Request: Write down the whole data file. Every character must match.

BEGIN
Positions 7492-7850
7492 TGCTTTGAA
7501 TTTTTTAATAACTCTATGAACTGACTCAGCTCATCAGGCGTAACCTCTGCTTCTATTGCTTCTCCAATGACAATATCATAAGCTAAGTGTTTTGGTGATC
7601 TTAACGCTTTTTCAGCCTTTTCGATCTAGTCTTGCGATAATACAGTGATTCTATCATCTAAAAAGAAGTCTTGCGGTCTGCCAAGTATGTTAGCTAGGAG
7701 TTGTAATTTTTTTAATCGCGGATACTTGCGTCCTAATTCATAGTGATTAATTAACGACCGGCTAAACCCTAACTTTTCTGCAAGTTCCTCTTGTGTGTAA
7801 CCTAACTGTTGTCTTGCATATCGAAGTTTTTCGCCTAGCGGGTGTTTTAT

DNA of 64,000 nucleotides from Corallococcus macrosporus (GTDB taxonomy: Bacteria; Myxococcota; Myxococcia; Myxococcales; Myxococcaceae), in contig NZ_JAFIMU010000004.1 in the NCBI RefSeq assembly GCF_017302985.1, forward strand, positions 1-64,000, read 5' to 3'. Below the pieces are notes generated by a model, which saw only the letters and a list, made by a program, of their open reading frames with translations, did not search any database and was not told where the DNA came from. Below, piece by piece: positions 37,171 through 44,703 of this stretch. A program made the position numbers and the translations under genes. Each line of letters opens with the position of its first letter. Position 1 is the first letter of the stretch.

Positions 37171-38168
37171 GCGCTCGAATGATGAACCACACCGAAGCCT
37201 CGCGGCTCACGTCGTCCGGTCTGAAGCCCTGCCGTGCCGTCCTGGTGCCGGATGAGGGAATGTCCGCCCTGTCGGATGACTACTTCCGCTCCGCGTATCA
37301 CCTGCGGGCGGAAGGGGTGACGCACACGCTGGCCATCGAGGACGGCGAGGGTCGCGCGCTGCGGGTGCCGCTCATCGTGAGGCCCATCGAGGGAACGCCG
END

Positions 7492-7850
7492 TGCTTTGAA
7501 TTTTTTAATAACTCTATGAACTGACTCAGCTCATCAGGCGTAACCTCTGCTTCTATTGCTTCTCCAATGACAATATCATAAGCTAAGTGTTTTGGTGATC
7601 TTAACGCTTTTTCAGCCTTTTCGATCTAGTCTTGCGATAATACAGTGATTCTATCATCTAAAAAGAAGTCTTGCGGTCTGCCAAGTATGTTAGCTAGGAG
7701 TTGTAATTTTTTTAATCGCGGATACTTGCGTCCTAATTCATAGTGATTAATTAACGACCGGCTAAACCCTAACTTTTCTGCAAGTTCCTCTTGTGTGTAA
7801 CCTAACTGTTGTCTTGCATATCGAAGTTTTTCGCCTAGCGGGTGTTTTAT

DNA of 64,000 nucleotides from Corallococcus macrosporus (GTDB taxonomy: Bacteria; Myxococcota; Myxococcia; Myxococcales; Myxococcaceae), in contig NZ_JAFIMU010000004.1 in the NCBI RefSeq assembly GCF_017302985.1, forward strand, positions 1-64,000, read 5' to 3'. Below the pieces are notes generated by a model, which saw only the letters and a list, made by a program, of their open reading frames with translations, did not search any database and was not told where the DNA came from. Below, piece by piece: positions 37,171 through 44,703 of this stretch. A program made the position numbers and the translations under genes. Each line of letters opens with the position of its first letter. Position 1 is the first letter of the stretch.

Positions 37171-38168
37171 GCGCTCGAATGATGAACCACACCGAAGCCT
37201 CGCGGCTCACGTCGTCCGGTCTGAAGCCCTGCCGTGCCGTCCTGGTGCCGGATGAGGGAATGTCCGCCCTGTCGGATGACTACTTCCGCTCCGCGTATCA
37301 CCTGCGGGCGGAAGGGGTGACGCACACGCTGGCCATCGAGGACGGCGAGGGTCGCGCGCTGCGGGTGCCGCTCATCGTGAGGCCCATCGAGGGAACGCCG